As shown in FIG. 2B, the recharging interface 207 is positioned on a third surface 219 substantially perpendicular to the first surface 211 and the second surface 213. This arrangement enables a user to use the portable battery apparatus 200 to provide electricity to the camera 100 while recharging the battery company of the portable battery apparatus 200.

FIG. 3 is a schematic diagram illustrating a backup battery system 300 in accordance with embodiments of the disclosed technology. The system 300 includes a processor 301, a battery component 303, a charging control component 305, a monitoring component 307, an indicator 309, a power switch 311, and a charging interface 313 having multiple feed connecting points 3131. The system 300 can be operably coupled to a power consuming device 31 having a power storage device 35. In a charging process, the system 300 can provide electricity to the power storage device 35 via the feed connecting points 3131. In a recharging process, the power source 33 can provide electricity to the battery component 303 via the charging interface 313.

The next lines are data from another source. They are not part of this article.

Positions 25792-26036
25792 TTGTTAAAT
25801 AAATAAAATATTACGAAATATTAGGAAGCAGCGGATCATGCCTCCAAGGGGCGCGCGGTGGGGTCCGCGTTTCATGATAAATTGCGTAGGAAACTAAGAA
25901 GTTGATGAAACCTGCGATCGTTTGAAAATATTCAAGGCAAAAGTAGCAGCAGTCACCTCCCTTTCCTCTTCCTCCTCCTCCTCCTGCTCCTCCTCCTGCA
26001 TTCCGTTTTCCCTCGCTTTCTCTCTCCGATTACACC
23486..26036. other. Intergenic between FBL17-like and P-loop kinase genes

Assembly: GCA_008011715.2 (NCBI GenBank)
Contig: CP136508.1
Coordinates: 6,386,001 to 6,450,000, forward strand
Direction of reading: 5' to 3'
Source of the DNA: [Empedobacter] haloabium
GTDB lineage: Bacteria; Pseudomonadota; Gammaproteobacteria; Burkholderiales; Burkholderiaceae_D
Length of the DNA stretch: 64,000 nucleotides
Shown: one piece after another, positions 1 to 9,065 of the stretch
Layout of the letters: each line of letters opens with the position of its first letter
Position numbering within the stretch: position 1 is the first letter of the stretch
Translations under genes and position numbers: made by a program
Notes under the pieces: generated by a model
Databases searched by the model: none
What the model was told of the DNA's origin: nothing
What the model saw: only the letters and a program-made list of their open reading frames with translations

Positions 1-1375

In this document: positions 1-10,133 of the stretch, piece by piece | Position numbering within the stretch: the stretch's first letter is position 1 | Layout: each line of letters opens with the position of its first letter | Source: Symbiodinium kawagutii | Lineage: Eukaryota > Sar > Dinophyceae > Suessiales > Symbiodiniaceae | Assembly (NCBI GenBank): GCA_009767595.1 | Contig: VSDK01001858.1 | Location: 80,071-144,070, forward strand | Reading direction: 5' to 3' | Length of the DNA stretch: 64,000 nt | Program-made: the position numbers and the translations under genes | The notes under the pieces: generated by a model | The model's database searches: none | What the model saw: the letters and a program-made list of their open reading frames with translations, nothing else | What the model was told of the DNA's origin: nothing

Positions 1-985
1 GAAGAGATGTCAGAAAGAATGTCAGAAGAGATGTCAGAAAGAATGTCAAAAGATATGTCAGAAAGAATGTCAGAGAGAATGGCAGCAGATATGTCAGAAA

The processor 301 is configured to control other components of the system 300. The battery component 303 is configured to store electricity. A shown, the battery component 303 is coupled to the power consuming device 31 or the power source via the power switch 31 and the charging interface 313. In some embodiments, the battery component 303 can be a lithium-ion battery. In other embodiments, the battery component 303 can be another type of rechargeable battery.